In legal circles, much of the debate around the so-called “gig economy”, has focused on the legalities surrounding it - with high profile cases involving Uber and Deliveroo dominating press coverage.

 


"The gig economy is a labour market characterised by the prevalence of short-term contracts or freelance work, as opposed to permanent jobs."


 

And where debate goes, legislation is bound to follow. In fact, earlier this year the European Parliament introduced a law designed to fix minimum rights for EU gig economy workers. Whilst Brexit is likely to have an impact, in the UK we can expect similar standards to be maintained, with legislation already introduced at a national level.

The prevalence of “on-demand” jobs is not restricted to Europe though. In the US, lawmakers have recently passed a new bill aiming to tilt things back into the favour of gig workers and give them similar rights to employees.

And, whilst the wider debate is primarily centered on how the law can help gig-economy workers, many legal professionals have adopted the model for their own.

A 2018 survey by accountants and business advisory group Hazlewoods showed the number of “gig economy” lawyers increasing year on year – up to more than 1,000 in the UK. 

 

What is the “gig economy” law firm?

In legal services, the rise of the gig economy has led to what we call the “platform law firm”. These firms have departed from traditional models.

As reported in the Law Society Gazette:

“Businesses such as Keystone Law, Excello and gunnercooke have created models where lawyers may be self-employed, work remotely and use a back office and other shared services.”

Just like companies in other industries making the most of the gig economy, their use of technology is key. In fact, they are almost entirely digital, from documentation to scheduling and billing.

With efficient back-office support for time-consuming administrative tasks, such firms are streamlined and flexible in adapting to client needs. Processes that may previously have required to-ing and fro-ing, such as onboarding a new client, can be reduced to simple online form completion.

A different approach to project management also means that freelance talent can be drafted in on a case-by-case basis. Location is no longer a deciding factor. And hourly billing becomes a thing of the past, as fixed fees are a possibility under the new model.

It’s potentially a revolutionary shift in the way legal services work for clients, but what does it mean for the traditional law firm?

 

Why is it a threat to traditional legal practice?

The traditional legal practice is far from renowned for innovation and cutting-edge technology.

On the other hand, a gig economy law firm can be agile, innovative, and foster an entrepreneurial spirit. This can be advantageous when working with other fast-paced businesses – tech startups, for example.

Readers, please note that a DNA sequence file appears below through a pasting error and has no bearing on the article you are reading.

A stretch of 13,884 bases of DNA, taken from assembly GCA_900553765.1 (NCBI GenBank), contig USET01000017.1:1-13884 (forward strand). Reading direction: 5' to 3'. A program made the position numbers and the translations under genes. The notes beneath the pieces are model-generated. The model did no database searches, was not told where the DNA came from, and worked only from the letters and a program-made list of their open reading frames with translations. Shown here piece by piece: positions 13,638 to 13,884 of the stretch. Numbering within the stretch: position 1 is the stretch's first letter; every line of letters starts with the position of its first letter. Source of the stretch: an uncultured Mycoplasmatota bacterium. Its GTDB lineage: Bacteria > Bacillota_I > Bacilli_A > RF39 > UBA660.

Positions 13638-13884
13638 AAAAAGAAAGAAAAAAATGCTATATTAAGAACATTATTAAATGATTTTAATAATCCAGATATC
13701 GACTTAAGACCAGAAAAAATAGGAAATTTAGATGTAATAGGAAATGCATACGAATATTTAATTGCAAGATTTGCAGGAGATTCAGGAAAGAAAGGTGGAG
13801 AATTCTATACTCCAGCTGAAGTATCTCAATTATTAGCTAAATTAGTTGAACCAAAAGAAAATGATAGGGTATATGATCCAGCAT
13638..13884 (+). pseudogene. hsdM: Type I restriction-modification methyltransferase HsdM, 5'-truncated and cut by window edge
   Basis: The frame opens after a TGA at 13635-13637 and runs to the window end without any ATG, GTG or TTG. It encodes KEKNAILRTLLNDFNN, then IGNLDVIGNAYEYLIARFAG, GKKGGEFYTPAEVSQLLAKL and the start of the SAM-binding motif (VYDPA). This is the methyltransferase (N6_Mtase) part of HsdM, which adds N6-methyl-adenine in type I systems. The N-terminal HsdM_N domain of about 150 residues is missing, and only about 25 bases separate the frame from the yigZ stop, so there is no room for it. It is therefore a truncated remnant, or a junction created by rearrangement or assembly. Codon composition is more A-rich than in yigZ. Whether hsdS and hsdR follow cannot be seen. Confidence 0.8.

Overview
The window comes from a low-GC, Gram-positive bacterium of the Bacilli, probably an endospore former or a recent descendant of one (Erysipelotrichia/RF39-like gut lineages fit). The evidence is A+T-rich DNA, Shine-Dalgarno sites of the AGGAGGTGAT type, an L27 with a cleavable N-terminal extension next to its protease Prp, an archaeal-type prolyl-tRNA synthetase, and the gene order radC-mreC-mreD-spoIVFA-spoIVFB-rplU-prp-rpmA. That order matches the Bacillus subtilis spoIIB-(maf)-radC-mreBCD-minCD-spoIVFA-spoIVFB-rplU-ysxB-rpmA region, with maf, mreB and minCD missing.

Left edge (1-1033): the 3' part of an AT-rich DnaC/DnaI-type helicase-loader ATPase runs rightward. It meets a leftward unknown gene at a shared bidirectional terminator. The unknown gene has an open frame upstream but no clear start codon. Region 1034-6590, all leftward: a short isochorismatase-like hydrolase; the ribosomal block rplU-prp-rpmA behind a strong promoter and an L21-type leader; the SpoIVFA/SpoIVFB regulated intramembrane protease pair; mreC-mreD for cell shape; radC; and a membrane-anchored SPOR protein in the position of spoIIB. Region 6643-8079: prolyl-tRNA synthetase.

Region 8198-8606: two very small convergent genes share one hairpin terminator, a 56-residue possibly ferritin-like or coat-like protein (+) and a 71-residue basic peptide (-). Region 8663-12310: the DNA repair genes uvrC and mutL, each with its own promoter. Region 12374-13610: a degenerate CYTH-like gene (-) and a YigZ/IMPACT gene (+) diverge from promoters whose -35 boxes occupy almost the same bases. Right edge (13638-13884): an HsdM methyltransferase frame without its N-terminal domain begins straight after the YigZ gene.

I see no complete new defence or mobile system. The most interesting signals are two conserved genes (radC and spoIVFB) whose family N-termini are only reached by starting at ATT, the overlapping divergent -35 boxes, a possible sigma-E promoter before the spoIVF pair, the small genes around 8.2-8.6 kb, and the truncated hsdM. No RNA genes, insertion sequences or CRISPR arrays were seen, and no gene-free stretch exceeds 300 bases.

By reacting quickly to market demands, these new firms are disrupting the legal space. Greater efficiency and an almost exclusively digital service mean that user experience is enhanced, and costs reduced.

And, as we discussed in an earlier blog, improving legal services and client satisfaction through innovation is likely to be vital to the future success of your legal practice.

Gig economy law firms aren’t just a threat to your business, but your workforce too.

Flexible working is a core driver for this surge in gig economy lawyers - with many seeking the holy grail of work/life balance. For others, it's independence and entrepreneurial freedom that they seek. But regardless of the drivers, these benefits are going to be key in attracting talented people to the industry, particularly millennial's.

Whilst a platform law firm may offer this, a traditional practice may be seen as rigid – perhaps even archaic.

 

How can law firms compete?

Whilst the number of gig economy lawyers is still only a fraction of the total number practising in England and Wales, the trend looks set to continue.

By updating working practices and fostering a clear vision for innovation, traditional law firms can look to offset some of the competitive advantages the gig economy law firm offers.

Firstly, by looking at your employees – and considering how flexible and remote working benefits can be offered to them.

And secondly, using legal innovation to improve both working processes for lawyers, and the experience you provide to clients.

Whilst we aren’t suggesting a wholesale overhaul to the gig economy model, some forward-thinking steps will help the traditional firm to remain competitive as an employer and a legal service provider.

Matthew Newton
Matthew Newton
Managing Director, Oosha
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